“I agree. But what's a few more weeks gonna matter at this point? That's all your mom needs to get the finishing touches on the ship. I'm sure your father is just back on Planet Vegeta, trying to manage things as usual.”
“Yeah,” I finished noncommittally. Logically, if Father was home, he didn't want us there with him, or he wouldn't still be hiding his energy. But I didn't bother to say that. Instead, I let my mind wander off to other places.
Soon, Mom would be finished building the spacecraft that could return us to Planet Vegeta. I'd assisted her of course, but she was the real engineer, so though I (and others as well) helped where possible, it was all a matter of waiting for her efficient yet careful hands to craft the machine that would take us home.
- ~ -
As soon as I set foot on the tile, it was as if the spiritual energy of the place was palpable. Even though the lookout rested in the sky, it truly felt like I was at the edge of the world, nothing but blue sky and the occasional cloud surrounding the platform.
The figure that greeted us only served to increase the aura of the place.
He was like Piccolo, but also not – he was smaller, his green skin darker and heavily lined with wrinkles, and his eyes held a kindness and wisdom to them I didn't often see on a person. In one hand he held a long, wooden staff, and leaned on it a little to walk as he approached us. Behind him, a round figure with pitch-black skin watched us with large eyes, situated under a pale head-wrap of some sort.
The Namekian looked at each of us in turn, from Goku, to Gohan, to Goten, and then lastly to me, presumably the only unfamiliar face of the group.
“Welcome, Goku,” the alien said, “and to your sons as well, and to this young man.”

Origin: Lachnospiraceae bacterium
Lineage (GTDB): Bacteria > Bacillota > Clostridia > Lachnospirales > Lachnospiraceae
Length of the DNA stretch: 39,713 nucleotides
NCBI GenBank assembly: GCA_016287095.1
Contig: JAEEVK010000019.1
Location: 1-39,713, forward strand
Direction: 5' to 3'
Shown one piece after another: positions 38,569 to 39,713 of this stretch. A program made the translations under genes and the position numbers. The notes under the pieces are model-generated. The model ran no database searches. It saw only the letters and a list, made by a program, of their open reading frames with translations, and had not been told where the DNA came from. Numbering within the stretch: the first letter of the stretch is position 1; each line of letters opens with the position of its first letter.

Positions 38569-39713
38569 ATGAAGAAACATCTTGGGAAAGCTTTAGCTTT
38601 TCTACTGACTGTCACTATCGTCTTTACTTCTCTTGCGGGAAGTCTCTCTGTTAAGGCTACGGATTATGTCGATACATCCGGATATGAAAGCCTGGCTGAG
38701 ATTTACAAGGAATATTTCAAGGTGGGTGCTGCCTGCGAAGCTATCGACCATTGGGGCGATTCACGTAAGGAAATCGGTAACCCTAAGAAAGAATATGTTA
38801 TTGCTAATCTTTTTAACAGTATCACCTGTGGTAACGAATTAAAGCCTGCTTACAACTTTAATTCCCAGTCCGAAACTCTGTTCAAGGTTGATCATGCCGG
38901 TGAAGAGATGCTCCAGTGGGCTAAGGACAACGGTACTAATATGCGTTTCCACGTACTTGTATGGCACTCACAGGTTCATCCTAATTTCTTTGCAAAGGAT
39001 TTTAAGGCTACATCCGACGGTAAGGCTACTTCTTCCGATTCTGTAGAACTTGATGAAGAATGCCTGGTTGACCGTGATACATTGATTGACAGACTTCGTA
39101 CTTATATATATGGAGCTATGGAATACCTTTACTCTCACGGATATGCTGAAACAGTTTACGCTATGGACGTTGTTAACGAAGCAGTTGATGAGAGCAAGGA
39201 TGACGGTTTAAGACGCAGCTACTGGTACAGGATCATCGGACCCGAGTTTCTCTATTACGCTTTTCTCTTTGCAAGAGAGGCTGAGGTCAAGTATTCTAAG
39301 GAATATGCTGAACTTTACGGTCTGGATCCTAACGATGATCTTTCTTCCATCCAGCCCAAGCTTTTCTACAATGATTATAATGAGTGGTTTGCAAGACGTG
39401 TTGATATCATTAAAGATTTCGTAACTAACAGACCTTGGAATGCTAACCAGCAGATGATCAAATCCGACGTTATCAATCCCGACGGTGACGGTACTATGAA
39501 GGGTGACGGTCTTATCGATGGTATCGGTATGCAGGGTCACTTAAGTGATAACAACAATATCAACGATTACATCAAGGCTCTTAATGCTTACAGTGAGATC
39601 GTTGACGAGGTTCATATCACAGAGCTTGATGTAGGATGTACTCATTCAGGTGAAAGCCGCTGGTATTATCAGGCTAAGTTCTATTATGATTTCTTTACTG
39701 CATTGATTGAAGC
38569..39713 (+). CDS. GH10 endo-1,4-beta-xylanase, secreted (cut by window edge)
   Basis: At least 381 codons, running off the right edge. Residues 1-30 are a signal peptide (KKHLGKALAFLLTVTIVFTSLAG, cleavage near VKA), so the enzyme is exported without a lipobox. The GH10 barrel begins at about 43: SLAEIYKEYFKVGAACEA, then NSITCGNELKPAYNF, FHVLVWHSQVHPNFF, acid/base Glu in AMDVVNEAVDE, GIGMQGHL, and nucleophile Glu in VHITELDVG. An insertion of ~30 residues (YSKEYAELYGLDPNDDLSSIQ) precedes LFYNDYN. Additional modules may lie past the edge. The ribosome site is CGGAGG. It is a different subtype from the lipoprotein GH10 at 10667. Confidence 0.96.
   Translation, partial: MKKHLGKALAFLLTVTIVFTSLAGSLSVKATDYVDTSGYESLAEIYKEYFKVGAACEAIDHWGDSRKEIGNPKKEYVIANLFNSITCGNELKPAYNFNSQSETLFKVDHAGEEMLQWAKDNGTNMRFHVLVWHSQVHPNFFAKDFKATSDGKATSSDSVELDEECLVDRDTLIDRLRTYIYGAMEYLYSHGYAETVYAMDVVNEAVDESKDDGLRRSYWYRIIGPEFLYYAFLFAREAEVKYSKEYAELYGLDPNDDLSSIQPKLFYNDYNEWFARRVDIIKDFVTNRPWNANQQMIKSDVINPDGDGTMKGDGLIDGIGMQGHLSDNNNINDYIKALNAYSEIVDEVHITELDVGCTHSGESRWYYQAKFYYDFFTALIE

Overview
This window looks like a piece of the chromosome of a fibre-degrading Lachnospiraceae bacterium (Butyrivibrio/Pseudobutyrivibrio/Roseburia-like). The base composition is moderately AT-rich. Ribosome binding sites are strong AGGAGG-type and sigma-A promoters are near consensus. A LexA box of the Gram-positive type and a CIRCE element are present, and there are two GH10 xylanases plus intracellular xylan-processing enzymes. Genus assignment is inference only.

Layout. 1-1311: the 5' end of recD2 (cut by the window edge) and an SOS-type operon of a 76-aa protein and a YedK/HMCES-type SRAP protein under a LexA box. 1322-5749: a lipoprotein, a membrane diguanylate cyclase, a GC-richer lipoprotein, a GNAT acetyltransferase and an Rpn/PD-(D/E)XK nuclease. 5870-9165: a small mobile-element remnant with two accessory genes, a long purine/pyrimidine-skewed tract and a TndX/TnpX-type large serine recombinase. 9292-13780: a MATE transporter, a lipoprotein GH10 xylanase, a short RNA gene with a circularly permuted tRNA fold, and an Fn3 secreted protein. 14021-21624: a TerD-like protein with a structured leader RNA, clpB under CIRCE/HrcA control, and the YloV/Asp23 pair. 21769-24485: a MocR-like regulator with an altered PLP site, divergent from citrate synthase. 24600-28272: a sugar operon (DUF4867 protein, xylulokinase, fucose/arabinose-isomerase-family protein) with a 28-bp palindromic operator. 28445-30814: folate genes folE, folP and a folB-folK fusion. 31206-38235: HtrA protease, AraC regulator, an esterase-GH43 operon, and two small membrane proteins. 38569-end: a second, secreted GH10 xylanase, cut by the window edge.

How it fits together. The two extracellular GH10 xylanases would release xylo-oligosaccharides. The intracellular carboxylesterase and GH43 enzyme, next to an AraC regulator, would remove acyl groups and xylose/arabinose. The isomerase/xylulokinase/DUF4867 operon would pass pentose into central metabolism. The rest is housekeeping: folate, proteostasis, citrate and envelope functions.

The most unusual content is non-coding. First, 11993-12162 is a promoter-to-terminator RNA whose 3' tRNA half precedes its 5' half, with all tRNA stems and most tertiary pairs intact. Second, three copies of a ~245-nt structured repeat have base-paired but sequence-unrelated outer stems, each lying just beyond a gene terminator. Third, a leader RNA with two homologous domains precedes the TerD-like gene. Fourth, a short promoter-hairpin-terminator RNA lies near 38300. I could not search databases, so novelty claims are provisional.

“Kami, this is Trunks,” Goku introduced, setting down the bag on his shoulder. “Trunks, this is Kami – he made the Dragon Balls and he watches over our planet. The lookout here is where he lives with Mr. Popo.”
I knew I was looking at the closest thing I'd probably ever see to a god, so I placed an arm over my chest and bowed deeply to the Namekian.
“I'm honoured to meet you,” I said.
“The honour is mine, young Trunks. May I ask what brings you to the lookout?” he asked.
“I'm here to ask you a favour,” I replied. “Goku told me there was a place here where I could train safely. Something... happened recently, and because of it I can't control my own strength without risking harm to other people. I want to master it and put it to good use.”
“We were wondering if he, or we, could use the Time Chamber,” Goku said. “The plan is to let Trunks go in first alone, for about a month or two until he's sure he can control his energy enough to not hurt someone by accident. Then Gohan and I were gonna go in with him for another couple months – see if we got any clues to unlocking Trunks' new form ourselves – and then Gohan was gonna switch out with Goten.”
“I see,” Kami mused. “You are free to use the Time Chamber for this. However, if there are three of you in at once, there won't be enough supplies for two years. If the first two months are only with Trunks inside, you may be able to last a total of a year and a half inside, perhaps less.”
“That seems like enough time for Trunks to master this Ascended Saiyan, yeah?” Goten asked. “I'm kinda excited to see it, even if I have to wait a month or two.”
“Technically, one year on the inside is one day on the outside. So two months is only about four hours for us,” Gohan said.
“It seems straightforward enough,” I said. At that, Kami nodded and gestured for me to follow him.
“Ah, wait – hold on a sec,” Goku interjected, causing me to hesitate. The man reached down, rusting through the bag he'd brought and then pulled out a couple sets of folded, turquoise-coloured clothes.
“We can't train in our regular stuff, so I brought us gis to wear. These ones are for you, Trunks, and there's a couple extra sets in case one or two get destroyed,” he explained, holding them out.
“Th – thank you,” I stuttered, taken off-guard as I accepted the clothes gratefully.
“I've been in the Time Chamber before, so don't worry. You can handle yourself for a month or two alone. Just remember to come out when you think you're ready, okay? There's a big hourglass and a clock inside for you to keep track of time. And don't wander too far away from the middle where the building is, or you might get lost,” he said.
I nodded, memorizing his advice for later use as I turned to follow Kami once more.
“Good luck, Trunks!” Goten said, and his brother and father echoed the sentiment as I trailed after the old Namekian, wondering what I was getting myself into.